Urban Folk Project as a Youth Collective is trying to revive Kannada Folk Art, stories which have been transferred orally from generations to generations and has been confirmed as ‘classic’ but what Shilpa and Aditya Kothakota are sure about is that it is everything but classic. Folk is very much a contemporary art, once written, may lose its lustre but it has always been transferred by the communities putting their own piece of art in it.
There is a temple in Belgaum in the mountains with all its green spectre, this space is owned by Jogammas and Transwomen, people who identify themselves as queer. They perform Yellamamanatta, it is an eight hour long play featuring story of Renuka Yellamma. The story is fascinating and depending on the individual and the strength of intoxication that the duration of the play alters. The story starts with the king Renukaraja and his beloved wife Bhogawatidevi, they live the life of a childless couple and then after years of waiting, Shiva blesses them with a beautiful baby girl who is to be named as Renuka. Renu meaning fine grain particle of sand, she was the most beautiful of all, she had all the qualities of an ideal daughter and then one day a Rishi visited their palace. The Rishi demanded a pot of water from a river deep in the forest to which Renuka couldn’t help but heed. She requested her father and went deep into the jungles to the river and while she was coming back , she heard OM NAMAH SHIVAY,OM NAMAH SHIVAY…
This voice was like a nectar, it made her search everywhere and there sitting under a huge tree was Jamadagni, meditating in deep concentration, his hair running across his face, Renuka immediately fell in love with her but he rejected her proposal. Renuka goes crying to her father demanding to marry this Swami, the king calls Rishi Agastya who Jamadagni couldn’t disappoint. Soon, Renuka married her beau and went with him to the jungles but before leaving all her privileges and the comfort life, she bids farewell with a song for her life will be very different now. After the couple reaches the abode, Jamadagni demands water from a river in the other side of the mountain, in a pot made of sand which is to be carried in a holster which should be a snake. Renuka was no ordinary woman she prayed Udha Udha..Udha Udha….Udha Udha and off she goes to her husband with the water he demanded. Jamadagni becomes so happy that he asks her to do the same thing everyday. The obedient wife heeds to the husband and then one day she sees in the midst of the river, a young Gandharva couple frolicking, she sees them and thinks what they have is love and what she ended up with was compromise. At this, her pot of sand breaks and even after repeated trials she couldn’t rebuild it for she had sinned in her husband’s eyes. Jamadagni leaves her and off she goes in the jungle, heartbroken and desolate, she couldn’t return to her father’s place for her dignity was at stake. Then she starts begging, begging in a song for food, for shelter, for clothing.
One day she meets two woman and they remind her that she is the daughter of lord Shiva who will inconspicuously heed to her request. This was true, Shiva did come to the ground and had to heed to her earnest request for a son but with a condition, this son though nurtured by her, would be the reason of her death. At this, the Urban Folk Project comes out of the story mode to give an important detail that the labor of Renuka is one of the most intense scene played by the Jogappa, it is full of screams and energy and restlessness. And out comes Pandu Parshuram, a notorious son of Renuka, he grows in the care of other deities of North Karnataka along with Renuka. One day he asked the inevitable question about his father? Even after dodging attempts, Renuka had to heed to his son and tell him about Saptarishi Jamadagni. So, he goes in search of him only to get disowned by Jamadagni. After repeated persistence from Parshuram, he agrees to be his father only when Parshuram agrees to kill Renuka.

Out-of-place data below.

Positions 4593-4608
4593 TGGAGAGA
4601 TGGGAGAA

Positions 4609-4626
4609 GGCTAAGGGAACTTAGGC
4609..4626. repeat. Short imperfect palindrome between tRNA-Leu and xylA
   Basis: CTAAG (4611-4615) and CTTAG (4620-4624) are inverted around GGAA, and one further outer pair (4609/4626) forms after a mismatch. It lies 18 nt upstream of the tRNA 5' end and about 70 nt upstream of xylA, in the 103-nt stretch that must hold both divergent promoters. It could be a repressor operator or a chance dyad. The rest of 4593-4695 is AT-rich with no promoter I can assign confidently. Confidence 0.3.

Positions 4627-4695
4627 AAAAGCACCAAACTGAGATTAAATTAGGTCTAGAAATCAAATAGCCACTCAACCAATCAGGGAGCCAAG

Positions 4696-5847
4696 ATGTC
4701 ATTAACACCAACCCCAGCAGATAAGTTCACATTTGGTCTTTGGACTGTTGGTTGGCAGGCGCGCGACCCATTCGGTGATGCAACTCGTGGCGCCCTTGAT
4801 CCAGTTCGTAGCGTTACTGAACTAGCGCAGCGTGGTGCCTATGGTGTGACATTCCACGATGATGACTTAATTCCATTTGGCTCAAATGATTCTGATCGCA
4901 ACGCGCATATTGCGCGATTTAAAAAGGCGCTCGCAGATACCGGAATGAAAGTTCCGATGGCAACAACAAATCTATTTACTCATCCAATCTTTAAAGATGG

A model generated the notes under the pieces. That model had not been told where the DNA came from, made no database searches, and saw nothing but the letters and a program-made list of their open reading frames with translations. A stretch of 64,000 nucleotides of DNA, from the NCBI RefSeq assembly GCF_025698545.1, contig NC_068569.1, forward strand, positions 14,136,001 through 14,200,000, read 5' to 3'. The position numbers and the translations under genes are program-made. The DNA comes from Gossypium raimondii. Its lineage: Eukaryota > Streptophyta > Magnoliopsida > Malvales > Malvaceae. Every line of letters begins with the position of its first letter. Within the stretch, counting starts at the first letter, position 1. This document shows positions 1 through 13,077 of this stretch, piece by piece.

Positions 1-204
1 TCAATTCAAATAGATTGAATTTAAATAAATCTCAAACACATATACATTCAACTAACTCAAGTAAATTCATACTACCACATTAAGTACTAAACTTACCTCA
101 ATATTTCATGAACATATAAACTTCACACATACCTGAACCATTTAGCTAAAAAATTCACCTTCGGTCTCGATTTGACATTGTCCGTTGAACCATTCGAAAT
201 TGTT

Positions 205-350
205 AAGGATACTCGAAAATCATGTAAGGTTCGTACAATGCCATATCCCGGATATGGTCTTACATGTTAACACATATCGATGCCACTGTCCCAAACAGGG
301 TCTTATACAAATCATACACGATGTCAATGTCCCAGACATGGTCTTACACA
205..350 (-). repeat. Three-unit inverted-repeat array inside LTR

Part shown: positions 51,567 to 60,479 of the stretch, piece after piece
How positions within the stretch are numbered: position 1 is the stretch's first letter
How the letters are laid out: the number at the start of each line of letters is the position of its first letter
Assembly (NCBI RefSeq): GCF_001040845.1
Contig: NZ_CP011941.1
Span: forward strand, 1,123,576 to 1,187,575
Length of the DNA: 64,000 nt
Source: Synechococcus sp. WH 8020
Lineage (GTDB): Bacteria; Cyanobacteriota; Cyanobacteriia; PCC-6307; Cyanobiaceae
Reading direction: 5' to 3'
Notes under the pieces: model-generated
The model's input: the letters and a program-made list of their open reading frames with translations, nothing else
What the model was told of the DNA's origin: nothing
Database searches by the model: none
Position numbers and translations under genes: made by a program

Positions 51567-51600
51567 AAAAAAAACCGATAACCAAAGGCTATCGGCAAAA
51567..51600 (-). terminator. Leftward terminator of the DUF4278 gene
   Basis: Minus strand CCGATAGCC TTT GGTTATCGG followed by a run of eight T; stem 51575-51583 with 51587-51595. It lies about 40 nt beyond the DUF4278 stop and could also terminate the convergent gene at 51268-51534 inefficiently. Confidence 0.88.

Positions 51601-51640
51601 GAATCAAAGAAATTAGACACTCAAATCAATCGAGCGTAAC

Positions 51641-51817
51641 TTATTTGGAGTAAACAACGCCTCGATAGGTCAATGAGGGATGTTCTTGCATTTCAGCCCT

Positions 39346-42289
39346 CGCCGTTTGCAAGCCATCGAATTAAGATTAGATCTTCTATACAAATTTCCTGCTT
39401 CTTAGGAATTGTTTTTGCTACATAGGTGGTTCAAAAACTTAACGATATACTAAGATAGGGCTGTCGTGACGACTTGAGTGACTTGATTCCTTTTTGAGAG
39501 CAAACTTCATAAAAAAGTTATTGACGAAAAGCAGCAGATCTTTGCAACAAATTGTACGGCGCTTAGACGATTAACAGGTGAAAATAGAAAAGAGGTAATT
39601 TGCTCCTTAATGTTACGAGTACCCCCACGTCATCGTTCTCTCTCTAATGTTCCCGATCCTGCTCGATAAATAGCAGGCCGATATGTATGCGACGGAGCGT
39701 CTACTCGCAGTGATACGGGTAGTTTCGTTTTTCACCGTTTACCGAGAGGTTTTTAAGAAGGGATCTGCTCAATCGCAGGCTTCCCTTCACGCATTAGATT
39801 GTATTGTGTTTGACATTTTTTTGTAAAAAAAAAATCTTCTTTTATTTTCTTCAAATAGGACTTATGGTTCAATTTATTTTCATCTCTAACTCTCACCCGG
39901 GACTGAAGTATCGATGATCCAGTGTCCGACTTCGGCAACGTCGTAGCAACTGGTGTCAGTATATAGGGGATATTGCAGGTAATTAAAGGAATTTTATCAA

Being a caring mother, Renuka heeds to her son’s request. The death scene is interesting for it doesn’t happen at once. Parshuram beheads his mother with an axe but another head grows out,he does this again only to find another head and on and on he goes till Renuka tells him the correct method to kill her. And soon she dies, at this point Parshuram couldn’t help but pine for his mother, he goes to Shiva and asks to restore his mother. “Your mother is no ordinary woman” says Shiva and brings her back to life. The happy Parshuram sews his mother back but now what is enlivened is not his mother but strong and powerful Yellamma who has zero tolerance for any discrimination against her. Her temples are created in all the places where her several heads fell and her power is worshipped even today in many parts of Karnataka.
This story has seven versions and so it is not only a story of Yellamma but the story of every community, the story of pain of women and their trials which are weaved beautifully by every community. This is the purpose of Urban Folk Project, to bring the Chowdki and their mentors like Radhe Maa Aai to life. To contemporarise what was always imagined as old, sitting down in the mat and not using the cushioned sofa provided by the Bangalore Literature Festival also proved to be a statement – a statement about going back to the roots, to our villages, and see how a mixture can be painstakingly lucid and colorful. The session ended with a rendition which summarised the whole story called Huttibande.
About the Author: Kalpita is a Bachelor in English Literature. Her ultimate goal is to fulfill the romantic notion
of changing the world for better and she is pursuing MA in Development from Azim Premji University, Bangalore. She currently writes for Bookstalkist.